Abstract 46: A Randomized Trial of Moderate and Intensive Exercise on Fatty Liver and Cardiometabolic Risk Factors in Obese Adults
Corresponding authors: Shu-yu Yang, Xiamen Diabetes Institute, Department of Endocrinology and Metabolism, The First Hospital of Xiamen, Xiamen University, 55 Zhenhai Road, Xiamen 361003, China ( email@example.com). Jiang He, MD, PhD, Department of Epidemiology, Tulane University School of Public Health and Tropical Medicine, 1440 Canal St, Ste 2000, New Orleans, LA 70112 (firstname.lastname@example.org). Xiao-Ying Li, MD, PhD, Department of Endocrinology and Metabolism, Rui-Jin Hospital, Shanghai Jiao-Tong University School of Medicine, 197 Rui-Jin 2nd Road, Shanghai 200025 (email@example.com).
Introduction: Nonalcoholic fatty liver disease (NAFLD) and its cardiovascular complications are common public health problems.
Hypothesis: Although the benefit of exercise on NAFLD and cardiometabolic risk factors is documented, the effects of intensive and moderate exercise on these outcomes have not been thoroughly investigated..
Methods: We conducted a randomized controlled trial among 220 individuals aged 40-65 years with a waist circumference of ≥90 cm in men and ≥85 cm in women. NAFLD was defined by proton magnetic resonance spectroscopy (1H-MRS). Participants were randomly assigned to the intensive exercise group (vigorous exercise at 65-80% maximum oxygen consumption by running on a treadmill 30 min/day and 5 days/week for 6 months, followed by moderate exercise by brisk walking 150 min/week for another 6 months), the moderate exercise group (brisk walking 150 min/week for the entire 12 months), or the usual care control (lifestyle counseling for 12 months). The primary outcome was the change of intra-hepatic triglyceride content as determined by 1H-MRS. Secondary outcomes were metabolic risk factors.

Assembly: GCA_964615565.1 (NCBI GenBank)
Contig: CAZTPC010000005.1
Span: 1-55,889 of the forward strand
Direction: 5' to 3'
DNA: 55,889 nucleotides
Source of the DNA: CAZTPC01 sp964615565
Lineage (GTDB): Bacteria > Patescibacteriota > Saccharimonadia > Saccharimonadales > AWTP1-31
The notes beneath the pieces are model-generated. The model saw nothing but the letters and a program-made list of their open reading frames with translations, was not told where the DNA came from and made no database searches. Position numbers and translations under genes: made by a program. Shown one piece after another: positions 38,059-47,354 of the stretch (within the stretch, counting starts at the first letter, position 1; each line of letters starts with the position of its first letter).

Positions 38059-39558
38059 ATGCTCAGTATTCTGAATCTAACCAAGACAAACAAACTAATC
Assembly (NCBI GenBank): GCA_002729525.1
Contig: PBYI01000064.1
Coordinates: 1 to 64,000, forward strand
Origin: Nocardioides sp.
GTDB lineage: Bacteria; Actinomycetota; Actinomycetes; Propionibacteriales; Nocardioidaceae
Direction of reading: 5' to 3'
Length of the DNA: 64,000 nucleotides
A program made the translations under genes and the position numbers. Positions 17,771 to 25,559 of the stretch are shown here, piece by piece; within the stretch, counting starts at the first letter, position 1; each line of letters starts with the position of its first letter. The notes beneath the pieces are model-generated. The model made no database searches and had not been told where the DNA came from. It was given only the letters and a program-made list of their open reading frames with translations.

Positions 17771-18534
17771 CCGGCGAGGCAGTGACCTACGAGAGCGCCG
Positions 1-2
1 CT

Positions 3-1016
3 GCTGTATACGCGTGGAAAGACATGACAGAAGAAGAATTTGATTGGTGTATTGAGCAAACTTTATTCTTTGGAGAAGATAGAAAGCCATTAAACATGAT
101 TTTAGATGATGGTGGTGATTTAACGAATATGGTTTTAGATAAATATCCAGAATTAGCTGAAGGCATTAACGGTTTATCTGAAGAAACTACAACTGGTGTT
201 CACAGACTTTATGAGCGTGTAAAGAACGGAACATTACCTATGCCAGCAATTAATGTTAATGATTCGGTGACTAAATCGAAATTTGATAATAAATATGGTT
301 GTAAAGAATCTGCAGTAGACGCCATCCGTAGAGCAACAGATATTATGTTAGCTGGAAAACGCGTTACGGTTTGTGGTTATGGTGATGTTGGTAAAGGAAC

Results: At 12 months, the mean change of intra-hepatic triglyceride content from baseline was -6.10% in the intensive exercise, -5.91% in the moderate exercise, and -2.73% in the control groups (P<0.0001). Compared to the control group,the intensive and moderate exercise groups had significant net reductions of intra-hepatic triglyceride content at 6 months (-4.56%, 95% CL-6.71 to -2.42, p<0.001 for intensive and -3.86%, 95% CL-6.01 to -1.71, p<0.001 for moderate) and 12 months (-3.37%, 95% CL-5.52 to -1.22, p<0.001 for intensive, and -3.19%, 95% CL-5.34 to -1.04, p<0.001 for moderate). The net changes of intra-hepatic triglyceride content were not significantly different between the two exercise groups. Both intensive and moderate exercise reduced waist circumference, body weight, and blood pressure; additionally, intensive exercise reduced body fat mass, visceral fat, and body fat percent.
Conclusions: Moderate intensity and vigorous intensity exercise were equally effective in improving NAFLD and blood pressure while vigorous exercise produced greater reductions of body fat.
Author Disclosures: H. Zhang: None. X. Li: None. Z. Ma: None. L. Pan: None. Z. Chen: None. Z. Huang: None. C. Han: None. S. Chen: None. X. Zhuang: None. M. Lin: None. Z. Li: None. J. He: None. S. Yang: None. X. Li: None.
- © 2015 by American Heart Association, Inc.